“In the US, what little nudity is permitted is usually shown in a sexual context. This contributes to a perception that we’re supposed to evaluate every naked body we see as a potential sex partner or rival. Seeing nudes in a museum is one of the only exceptions to this. I don’t think that most of us react to a naked portrait in a museum by thinking “wow I’d never have sex with that. Why is it on display?” or by writing a letter of complaint to the museum director about Rubens’ glorification of obesity. Therefore I have framed my models as sculptures and works of art in a museum in the hope that the viewer will suspend any judgments about whether they find the models sexually attractive or not, or whether their bodies are socially acceptable. Hopefully this will give the viewer an opportunity to observe the work as they might a classic painting and discover some aesthetic interest or even pleasure in the unique shapes and textures of the models’ bodies.”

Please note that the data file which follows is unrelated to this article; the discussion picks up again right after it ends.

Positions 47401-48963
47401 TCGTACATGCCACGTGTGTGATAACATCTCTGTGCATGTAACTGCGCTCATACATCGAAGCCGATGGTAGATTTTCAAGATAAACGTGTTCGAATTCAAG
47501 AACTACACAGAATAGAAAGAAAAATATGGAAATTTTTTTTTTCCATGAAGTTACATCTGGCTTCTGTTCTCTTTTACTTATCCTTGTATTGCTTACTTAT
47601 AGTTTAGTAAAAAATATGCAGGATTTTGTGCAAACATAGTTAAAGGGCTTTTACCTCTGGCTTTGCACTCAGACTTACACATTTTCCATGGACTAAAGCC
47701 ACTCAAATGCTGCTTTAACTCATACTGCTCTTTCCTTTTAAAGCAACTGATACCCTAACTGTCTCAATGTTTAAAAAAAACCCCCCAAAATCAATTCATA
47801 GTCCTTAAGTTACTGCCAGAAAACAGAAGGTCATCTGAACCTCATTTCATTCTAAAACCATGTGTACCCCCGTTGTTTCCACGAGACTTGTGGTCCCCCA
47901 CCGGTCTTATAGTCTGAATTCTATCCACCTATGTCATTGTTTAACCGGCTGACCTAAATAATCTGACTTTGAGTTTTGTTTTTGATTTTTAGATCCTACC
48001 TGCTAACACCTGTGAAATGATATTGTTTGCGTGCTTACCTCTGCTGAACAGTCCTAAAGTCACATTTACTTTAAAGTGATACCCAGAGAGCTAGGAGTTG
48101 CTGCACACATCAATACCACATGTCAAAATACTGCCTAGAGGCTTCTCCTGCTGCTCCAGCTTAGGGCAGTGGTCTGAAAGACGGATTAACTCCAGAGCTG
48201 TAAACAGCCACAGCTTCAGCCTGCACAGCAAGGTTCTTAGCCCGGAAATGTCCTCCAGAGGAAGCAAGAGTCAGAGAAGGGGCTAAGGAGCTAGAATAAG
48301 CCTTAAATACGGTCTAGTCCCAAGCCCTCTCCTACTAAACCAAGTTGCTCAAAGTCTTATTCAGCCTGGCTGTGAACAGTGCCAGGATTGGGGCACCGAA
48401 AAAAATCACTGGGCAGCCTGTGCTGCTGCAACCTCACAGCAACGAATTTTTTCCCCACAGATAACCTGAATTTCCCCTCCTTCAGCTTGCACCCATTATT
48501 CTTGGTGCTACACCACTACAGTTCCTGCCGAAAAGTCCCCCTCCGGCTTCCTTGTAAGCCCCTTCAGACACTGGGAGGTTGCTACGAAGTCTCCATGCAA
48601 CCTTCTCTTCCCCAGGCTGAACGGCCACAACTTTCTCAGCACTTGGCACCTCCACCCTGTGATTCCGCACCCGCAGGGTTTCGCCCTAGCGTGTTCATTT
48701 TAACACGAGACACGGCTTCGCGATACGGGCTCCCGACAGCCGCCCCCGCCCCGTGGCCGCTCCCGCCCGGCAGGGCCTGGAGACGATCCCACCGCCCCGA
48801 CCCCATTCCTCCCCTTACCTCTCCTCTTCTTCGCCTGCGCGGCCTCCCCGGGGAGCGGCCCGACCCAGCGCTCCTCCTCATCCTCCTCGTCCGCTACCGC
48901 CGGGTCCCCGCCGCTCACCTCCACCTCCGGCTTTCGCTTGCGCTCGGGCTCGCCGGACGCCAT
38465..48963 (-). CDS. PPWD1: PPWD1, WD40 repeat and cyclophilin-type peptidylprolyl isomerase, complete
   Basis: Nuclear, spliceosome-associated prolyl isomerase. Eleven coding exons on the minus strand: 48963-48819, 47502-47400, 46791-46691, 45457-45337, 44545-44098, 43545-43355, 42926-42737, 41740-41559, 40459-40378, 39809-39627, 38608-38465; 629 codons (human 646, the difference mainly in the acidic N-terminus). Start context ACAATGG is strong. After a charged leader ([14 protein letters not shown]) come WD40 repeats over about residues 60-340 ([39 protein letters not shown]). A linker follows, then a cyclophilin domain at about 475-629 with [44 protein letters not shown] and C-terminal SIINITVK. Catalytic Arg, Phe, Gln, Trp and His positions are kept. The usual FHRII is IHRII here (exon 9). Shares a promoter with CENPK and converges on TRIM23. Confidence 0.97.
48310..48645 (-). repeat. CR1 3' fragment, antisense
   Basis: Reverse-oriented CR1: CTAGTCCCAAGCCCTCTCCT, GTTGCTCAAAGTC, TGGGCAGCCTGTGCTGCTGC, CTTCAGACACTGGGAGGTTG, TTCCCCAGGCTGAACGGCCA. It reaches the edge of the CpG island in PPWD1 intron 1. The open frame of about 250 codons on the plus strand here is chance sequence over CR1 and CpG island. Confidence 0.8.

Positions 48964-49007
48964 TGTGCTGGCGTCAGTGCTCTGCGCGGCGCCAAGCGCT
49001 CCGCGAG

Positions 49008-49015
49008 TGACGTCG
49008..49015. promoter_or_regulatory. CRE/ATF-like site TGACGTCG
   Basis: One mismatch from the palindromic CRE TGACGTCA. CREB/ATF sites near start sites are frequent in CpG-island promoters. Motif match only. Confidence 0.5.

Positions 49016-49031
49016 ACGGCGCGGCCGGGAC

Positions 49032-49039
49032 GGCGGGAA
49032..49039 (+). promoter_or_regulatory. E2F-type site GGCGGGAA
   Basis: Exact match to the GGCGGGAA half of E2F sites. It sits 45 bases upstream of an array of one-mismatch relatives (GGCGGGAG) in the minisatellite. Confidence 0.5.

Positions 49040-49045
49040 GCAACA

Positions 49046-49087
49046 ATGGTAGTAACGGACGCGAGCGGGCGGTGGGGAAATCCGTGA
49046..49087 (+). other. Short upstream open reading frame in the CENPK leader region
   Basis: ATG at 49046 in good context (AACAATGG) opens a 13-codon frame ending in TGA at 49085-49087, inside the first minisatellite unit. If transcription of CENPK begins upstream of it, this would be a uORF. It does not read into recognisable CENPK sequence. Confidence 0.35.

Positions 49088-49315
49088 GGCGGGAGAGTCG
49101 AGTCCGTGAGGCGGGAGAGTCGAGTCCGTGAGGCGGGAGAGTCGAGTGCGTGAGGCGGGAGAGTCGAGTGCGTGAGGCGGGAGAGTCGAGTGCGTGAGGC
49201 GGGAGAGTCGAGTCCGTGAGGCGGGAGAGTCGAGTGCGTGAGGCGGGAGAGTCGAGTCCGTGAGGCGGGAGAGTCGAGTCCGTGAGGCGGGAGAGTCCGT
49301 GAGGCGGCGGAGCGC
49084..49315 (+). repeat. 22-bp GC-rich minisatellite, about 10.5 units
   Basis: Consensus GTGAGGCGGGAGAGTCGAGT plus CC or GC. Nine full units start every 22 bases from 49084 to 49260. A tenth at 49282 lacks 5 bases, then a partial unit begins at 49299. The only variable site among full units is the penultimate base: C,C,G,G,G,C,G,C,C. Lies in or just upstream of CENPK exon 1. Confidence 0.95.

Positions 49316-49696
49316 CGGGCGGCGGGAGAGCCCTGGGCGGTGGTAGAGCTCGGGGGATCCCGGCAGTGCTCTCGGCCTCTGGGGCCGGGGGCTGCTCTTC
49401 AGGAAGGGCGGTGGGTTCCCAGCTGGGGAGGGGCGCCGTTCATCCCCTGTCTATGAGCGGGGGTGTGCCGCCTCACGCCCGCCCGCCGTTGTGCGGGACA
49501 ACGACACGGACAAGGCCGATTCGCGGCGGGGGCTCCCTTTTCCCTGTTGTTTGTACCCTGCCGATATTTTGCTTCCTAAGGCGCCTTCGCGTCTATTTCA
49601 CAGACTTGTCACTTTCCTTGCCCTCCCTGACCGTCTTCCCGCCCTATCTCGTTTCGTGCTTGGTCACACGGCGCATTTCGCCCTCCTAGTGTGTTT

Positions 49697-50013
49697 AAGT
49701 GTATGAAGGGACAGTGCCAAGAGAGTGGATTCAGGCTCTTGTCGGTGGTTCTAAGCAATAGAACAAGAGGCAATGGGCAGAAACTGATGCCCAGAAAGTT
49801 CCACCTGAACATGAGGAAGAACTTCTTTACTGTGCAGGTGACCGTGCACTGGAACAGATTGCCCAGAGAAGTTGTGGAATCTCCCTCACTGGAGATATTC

Image and text courtesy of Julia SH from her series Studio Practice.
www.juliash.com and Instagram: @juliashoots
Editor’s comment: “Posing her model as if they’re a work of art in a museum has quite the unusual effect. Instead of judging the body, as we’d be wont to do in most other settings, the composition invites to explore the aesthetic qualities of the subject—the curves and dimples, the lines and fissures. Julia’s intention here was to cause the viewer to suspend their judgments about the social acceptability of her model’s body, and instead dwell on the lines and form. Successfully done!”